As Atrios explained years ago, the press can report whatever it wants about the Clintons--it can bend or ignore whatever journalism standards are necessary--and it's all good.
We thought of that simple truth while reading this NYT piece about a speech Bill Clinton gave in Malaysia. Headlined: "Bill Clinton Speech in Malaysia Irks Investors." Uh-oh, sounds like Bill's in deep water again. When will he learn? See, everybody was right to worry about the "baggage" he'd bring when Hillary became SoS. At least that was the vibe of the article.
Here are the nuts and bolts:
Mr. Clinton spoke before nearly 3,000 people in Kuala Lumpur at the invitation of Vinod Sekhar, a Malaysian businessman whose foundation paid Mr. Clinton $200,000, according to several people with knowledge of the fee. The figure is on the lower end of the scale that Mr. Clinton usually commands for his speeches.
"You should be proud of this man," Mr. Clinton told the audience, pointing at Mr. Sekhar, the 40-year-old chief executive of the Petra Group, a privately held rubber technology company.
But several angry investors in Britain and Malaysia say they disagree with the former president's glowing assessment of Mr. Sekhar, whose company has suffered a rough few weeks.
The key is that last sentence: Some investors don't think Sekhar's a great guy because his company has suffered a rough few weeks. The Times then notes recent action taken by disgruntled investors and the Times quotes several saying all sorts of disparaging things about Sekhar. Got it?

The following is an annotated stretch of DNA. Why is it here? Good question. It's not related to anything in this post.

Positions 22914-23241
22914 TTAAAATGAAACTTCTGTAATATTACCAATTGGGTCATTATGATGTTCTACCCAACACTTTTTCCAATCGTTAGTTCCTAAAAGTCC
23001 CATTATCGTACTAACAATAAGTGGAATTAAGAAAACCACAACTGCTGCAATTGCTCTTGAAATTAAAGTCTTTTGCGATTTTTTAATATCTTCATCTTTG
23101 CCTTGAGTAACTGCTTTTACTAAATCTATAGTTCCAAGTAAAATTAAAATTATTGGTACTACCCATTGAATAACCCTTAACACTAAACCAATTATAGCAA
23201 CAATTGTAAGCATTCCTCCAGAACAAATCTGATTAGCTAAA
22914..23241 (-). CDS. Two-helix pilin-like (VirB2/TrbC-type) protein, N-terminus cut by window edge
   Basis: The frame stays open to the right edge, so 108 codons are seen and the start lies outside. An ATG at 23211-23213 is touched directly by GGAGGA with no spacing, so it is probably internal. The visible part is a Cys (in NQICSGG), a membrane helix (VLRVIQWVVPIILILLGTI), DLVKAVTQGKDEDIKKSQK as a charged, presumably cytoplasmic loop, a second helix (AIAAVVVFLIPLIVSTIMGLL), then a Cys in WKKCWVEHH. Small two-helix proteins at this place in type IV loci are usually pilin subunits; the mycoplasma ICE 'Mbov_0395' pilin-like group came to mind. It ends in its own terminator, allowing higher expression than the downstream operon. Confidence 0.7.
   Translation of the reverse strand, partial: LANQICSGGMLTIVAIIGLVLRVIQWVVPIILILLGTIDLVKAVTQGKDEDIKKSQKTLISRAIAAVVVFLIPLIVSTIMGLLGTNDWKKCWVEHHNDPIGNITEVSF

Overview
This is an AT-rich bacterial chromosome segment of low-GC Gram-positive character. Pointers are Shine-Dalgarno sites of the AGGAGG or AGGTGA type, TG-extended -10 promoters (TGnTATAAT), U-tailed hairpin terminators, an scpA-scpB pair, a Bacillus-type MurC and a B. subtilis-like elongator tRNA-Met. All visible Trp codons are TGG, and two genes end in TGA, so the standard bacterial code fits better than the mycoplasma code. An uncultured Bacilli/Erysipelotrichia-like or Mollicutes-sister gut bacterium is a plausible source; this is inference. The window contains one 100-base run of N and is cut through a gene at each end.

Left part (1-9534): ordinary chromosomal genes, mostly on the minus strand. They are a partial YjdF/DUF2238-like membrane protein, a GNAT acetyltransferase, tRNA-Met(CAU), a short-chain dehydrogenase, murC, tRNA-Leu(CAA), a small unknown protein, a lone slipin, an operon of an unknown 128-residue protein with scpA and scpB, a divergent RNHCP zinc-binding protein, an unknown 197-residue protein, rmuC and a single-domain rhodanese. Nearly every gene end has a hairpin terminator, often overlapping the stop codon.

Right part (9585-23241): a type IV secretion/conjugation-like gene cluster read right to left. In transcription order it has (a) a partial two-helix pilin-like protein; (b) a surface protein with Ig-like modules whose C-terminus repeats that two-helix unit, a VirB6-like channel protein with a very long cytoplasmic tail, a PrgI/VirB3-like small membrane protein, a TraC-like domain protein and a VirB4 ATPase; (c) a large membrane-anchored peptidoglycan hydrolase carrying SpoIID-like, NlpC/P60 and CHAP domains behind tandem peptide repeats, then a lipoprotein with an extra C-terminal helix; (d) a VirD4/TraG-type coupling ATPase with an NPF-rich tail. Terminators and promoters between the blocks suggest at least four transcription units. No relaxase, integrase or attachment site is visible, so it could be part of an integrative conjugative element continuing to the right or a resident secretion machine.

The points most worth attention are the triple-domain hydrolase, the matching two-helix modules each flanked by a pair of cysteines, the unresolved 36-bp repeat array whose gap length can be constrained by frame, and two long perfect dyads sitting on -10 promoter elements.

Okay, now let's take a step back and look at the logic the Times used in order to decide this was a newsworthy event which required the time and reporting of three separate reporters, and let's try to figure out if under any possible terms the Times would have suggested a similar situation involving another speaker was newsworthy. Because obviously, there are scores of former Beltway big shots who travel the globe pocketing big checks for speaking fees. Off the top of my head I'll throw out the random names of Newt Gingrich, Karl Rove and Henry Kissinger.
Now, if any of them accepted a speaking gig from a man whose company had unhappy investors, who thinks the Times would write up a story suggesting that Gingrich, Rove or Kissinger were the news story? I suspect none because it defies logic to think a paid speaker is somehow responsible for external investors complaints.
And let's face it, this article has nothing to do with concerns about Hillary being SoS and Clinton raising international funds for his Foundation. There's not even a whiff of that here. The entire premise of the article is that Clinton accepted a speaking engagement from a man who runs a company and whose company has some unhappy investors. The news angle literally makes no sense and represents a completely novel way to cover paid speakers.
But hey, those are the Clinton Rules.